• “As mentioned there’s an underlying current of deep disappointment, manifested in the remarks about the depth of government’s intrusion, his seeming timidity and his penchant to blame others. And the unsaid criticism that is lurking behind every remark is he doesn’t seem to know how to lead and he may be in over his head.”

    And all of this after only 10 months with the reins of government in his hands.  I keep watching the man to see if there is anything there that might give some indication that he is about to “snap” out of it and stride into the leadership role he craved.  But I am not seeing it. 

    Seemingly, with every day that passes, he keeps pulling what is now the tired “Blame Bush” rhetoric out of his hat and passes off the blame for yet another decision not being made, or yet another obstacle encountered hindering his progress to the promised land of Obamatopia.  And as time passes, ever more speed bumps get tossed under the bus, ever more enemies are added to the list, and ever more time is wasted waiting for the expected entrance into the promised land where all bow to his wishes and kneel to his eloquence.

    It seems Obama may be the absolute epitome of the Peter Principle.  So much so that it may need to be renamed the Obama Principle!  Except for a certain eloguence tied to a strange affinity with a telepromtor, he has shown no ability to be much more of a leader than that shown when he was that Illinois legislator and I fear we will hear echoes of his call of “Present” for the next three years.

    • “It seems Obama may be the absolute epitome of the Peter Principle.”

      I disagree. To be an example of the Peter Principle, he would needed to have proven that he was qualified for his last job. Obama has been promoted more than once since he last displayed competance at a position.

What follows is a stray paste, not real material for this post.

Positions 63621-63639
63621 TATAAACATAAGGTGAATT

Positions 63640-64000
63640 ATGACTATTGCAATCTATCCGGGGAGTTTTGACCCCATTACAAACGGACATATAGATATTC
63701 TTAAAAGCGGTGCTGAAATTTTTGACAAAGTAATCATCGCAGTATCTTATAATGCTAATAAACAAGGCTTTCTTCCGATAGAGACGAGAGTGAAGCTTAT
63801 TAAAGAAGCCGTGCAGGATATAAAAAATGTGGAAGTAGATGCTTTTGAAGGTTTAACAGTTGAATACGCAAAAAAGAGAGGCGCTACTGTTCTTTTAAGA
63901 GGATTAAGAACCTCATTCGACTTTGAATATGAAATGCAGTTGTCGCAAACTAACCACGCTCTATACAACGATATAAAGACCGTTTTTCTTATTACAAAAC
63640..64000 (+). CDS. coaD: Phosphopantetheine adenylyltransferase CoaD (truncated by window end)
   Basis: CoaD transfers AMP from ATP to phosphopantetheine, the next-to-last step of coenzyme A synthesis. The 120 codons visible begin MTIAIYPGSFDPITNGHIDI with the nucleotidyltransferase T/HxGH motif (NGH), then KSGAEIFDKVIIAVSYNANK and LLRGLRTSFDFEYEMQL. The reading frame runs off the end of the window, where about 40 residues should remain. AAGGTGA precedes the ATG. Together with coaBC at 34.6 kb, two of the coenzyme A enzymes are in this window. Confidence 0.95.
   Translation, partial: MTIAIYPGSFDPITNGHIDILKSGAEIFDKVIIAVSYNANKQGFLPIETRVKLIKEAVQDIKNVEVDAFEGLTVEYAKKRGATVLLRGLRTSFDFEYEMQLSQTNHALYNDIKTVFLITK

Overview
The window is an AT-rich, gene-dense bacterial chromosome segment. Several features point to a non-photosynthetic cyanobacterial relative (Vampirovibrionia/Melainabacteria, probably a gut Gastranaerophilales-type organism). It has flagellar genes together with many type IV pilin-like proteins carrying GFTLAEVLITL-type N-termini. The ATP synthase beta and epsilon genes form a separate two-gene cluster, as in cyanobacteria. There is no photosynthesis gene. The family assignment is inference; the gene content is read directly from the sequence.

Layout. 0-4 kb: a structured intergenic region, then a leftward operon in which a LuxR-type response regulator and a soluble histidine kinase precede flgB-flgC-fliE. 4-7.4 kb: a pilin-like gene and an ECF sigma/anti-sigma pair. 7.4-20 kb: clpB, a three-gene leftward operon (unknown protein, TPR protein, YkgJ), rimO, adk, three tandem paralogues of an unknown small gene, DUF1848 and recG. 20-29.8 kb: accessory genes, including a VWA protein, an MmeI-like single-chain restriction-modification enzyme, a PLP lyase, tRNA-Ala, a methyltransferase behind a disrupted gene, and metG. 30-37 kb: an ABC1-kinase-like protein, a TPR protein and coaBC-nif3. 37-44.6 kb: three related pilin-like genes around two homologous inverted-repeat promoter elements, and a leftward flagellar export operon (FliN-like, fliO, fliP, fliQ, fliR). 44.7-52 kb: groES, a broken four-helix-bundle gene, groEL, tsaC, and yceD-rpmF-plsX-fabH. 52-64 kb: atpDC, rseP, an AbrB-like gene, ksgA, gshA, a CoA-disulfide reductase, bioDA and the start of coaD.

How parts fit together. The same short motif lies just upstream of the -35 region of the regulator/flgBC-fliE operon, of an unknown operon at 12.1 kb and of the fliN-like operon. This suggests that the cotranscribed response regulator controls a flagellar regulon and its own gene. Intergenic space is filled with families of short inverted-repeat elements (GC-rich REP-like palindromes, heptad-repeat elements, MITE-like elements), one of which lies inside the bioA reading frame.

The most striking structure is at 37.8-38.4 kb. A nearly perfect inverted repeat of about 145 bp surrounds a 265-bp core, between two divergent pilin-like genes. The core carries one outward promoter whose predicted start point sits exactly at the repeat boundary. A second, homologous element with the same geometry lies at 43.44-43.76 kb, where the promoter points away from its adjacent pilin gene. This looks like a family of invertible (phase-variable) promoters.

• Yeah, definitely.
        You see this sort of thing in the financial industry with companies hiring the sons/daughters of thier friend to be VPs.  Absolutely useless.

    • SShiellAnd all of this after only 10 months with the reins of government in his hands.

      Incredible, isn’t it?  Have the wheels come off any previous administration this quickly?

  • Wait, you said promised land!  Now I get it, we have to wait 40 years for Obama’s miracle to come to pass.

  • Just as 911 produced liberals who were “mugged by reality” I think the economic crisis will produce its crop of liberals “mugged by reality.”
    1. High unemployment, low growth – but no plan for growth (other than government which does not show up much if you aren’t a contractor.) Eventually people figure out that they can’t become a federal employee so easily, and wonder about the plan for the rest of us? But no plan, just taxes and new programs.
    2. Seeing the Wall Street situation would create more socialists you would thinks, but I wonder if some people start to discern that pro-market does not mean pro-business or pro-big business (see this guy’s corporatist model.) If it were McCain, they could simply bitch – but when Obama does Corporatism, what does that do but confuse them and slowly they might have to find individual positions instead of reflexive party line?
    3. When times are good, people care a little bit less about taxes. When times are bad, at first they may think ‘only government can save us’ but after a year or so now, they must be getting cynical and thinking ‘gee, I could use that money that I just paid in taxes for my family.’